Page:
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Incentive Travel Industry Index: 2019 Results Show Optimism
The incentive travel segment of the meetings industry is expected to perform well despite whispers in economist circles about the inevitable end of the longest economic expansion in U.S. history.
Results from the 2019 Incentive Travel Industry Index, a joint research effort from SITE (the Society for Incentive Travel Excellence), IRF (the Incentive Research Foundation) and FICP (Financial & Insurance Conference Professionals), point to an uptick in incentive travel spend over the next few years.
“There’s uncertainty—there’s no doubt about that—but yet the results of the Incentive Travel Industry Index do really point to a positive future,” said Pádraic Gilligan, chief marketing officer for SITE. “We are looking at growth rates of as much as 5% over the next couple of years.
“There’s still a lot of optimism from within the incentive sector because it empowers companies [and their employees] to do better,” he added.
Listen to the full interview with SITE CMO Pádraic Gilligan:
The 2019 Incentive Travel Industry Index survey received responses from more than 2,600 respondents in over 100 countries.
While spending is up, Gilligan mentioned trends such as benefiting the host destination of the incentive trip and sustainability are increasing in importance.
“Spending is up, which everybody in the channel is very happy to hear particularly for hotels, and the hotels’ percentage of the spend has increased quite significantly,” Gilligan said. “Perhaps the biggest takeaway is not a hard dollars takeaway at all; it’s a soft-power takeaway.
“It’s to do with the very, very clear centrality of soft power issues, like company culture, relationship building, connections, engagements and so on that are coming up more and more as being the objective of incentive travel that corporations are organizing,” he added.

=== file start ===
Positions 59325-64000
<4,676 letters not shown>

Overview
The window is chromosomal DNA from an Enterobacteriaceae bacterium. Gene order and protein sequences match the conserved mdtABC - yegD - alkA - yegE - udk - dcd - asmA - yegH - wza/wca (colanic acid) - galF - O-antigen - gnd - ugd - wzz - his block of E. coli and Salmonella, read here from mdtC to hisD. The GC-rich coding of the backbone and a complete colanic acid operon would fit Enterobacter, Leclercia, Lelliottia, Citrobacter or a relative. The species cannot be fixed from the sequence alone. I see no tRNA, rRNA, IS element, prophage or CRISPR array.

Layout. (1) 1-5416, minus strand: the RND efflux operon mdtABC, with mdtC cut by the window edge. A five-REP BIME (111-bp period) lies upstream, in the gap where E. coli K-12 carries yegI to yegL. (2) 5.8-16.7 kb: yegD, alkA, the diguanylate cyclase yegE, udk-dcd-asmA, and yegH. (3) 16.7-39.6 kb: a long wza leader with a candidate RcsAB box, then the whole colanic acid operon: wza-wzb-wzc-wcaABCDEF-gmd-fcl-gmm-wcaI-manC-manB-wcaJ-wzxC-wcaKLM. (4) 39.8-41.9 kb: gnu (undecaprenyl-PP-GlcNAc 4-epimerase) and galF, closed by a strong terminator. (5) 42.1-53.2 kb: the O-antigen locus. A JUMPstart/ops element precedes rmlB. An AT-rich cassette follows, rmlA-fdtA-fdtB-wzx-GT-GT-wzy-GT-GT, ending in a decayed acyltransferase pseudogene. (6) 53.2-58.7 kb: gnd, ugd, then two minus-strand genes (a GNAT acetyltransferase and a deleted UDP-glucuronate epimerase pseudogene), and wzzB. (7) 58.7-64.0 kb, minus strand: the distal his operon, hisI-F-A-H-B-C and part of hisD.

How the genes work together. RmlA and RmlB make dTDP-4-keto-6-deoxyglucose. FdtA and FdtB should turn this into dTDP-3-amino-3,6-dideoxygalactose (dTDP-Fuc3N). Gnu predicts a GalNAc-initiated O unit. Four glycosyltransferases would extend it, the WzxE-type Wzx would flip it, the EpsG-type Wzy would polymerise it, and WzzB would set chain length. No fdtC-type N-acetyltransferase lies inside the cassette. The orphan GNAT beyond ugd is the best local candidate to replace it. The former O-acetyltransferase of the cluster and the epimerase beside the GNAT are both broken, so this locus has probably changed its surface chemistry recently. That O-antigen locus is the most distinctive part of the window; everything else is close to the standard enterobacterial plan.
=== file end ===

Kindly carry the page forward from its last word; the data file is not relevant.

Domestic Versus International Incentive Travel Preferences
Incentive travel destination preferences expressed on the study were weighted more heavily on close-by or far-flung end of the scale, meaning that planners should observe preferences.
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“On the one hand we’re seeing a lot of focus on domestic destinations, and we do know from the research over the years that most incentive travel experiences remain within the source market from which they’re contracted,” Gilligan said.
“But we’re also seeing a huge uptick in far-flung destinations like New Zealand and Australia,” he added. “Thailand … has really sort of surged forward as a long-haul destination that North American incentive professionals are putting business into.”
The Changing Structure of Incentive Travel Programs
SITE’s recent “Bangkok Manifesto” project, produced by SITE members at its Global Conference held in the Thai capital in January 2019, also emphasized the growing preference for incentive travel programs to benefit the host destinations they are in.
“It becomes really important even in terms of destination choice that planners of incentive travel programs figure out sustainability, and from a responsibility perspective where they should bring business, because not all business is good business—and particularly in that context of overtourism where the tourists have in a way displaced the citizens,” Gilligan said.
“And I think incentive travel, with its focus on authenticity, with its focus on going beyond what is the trend and the tested and the normal, I think incentive travel can play a big, big role in terms of being an antidote to overtourism,” he continued.
2019 Incentive Industry Index Full Report
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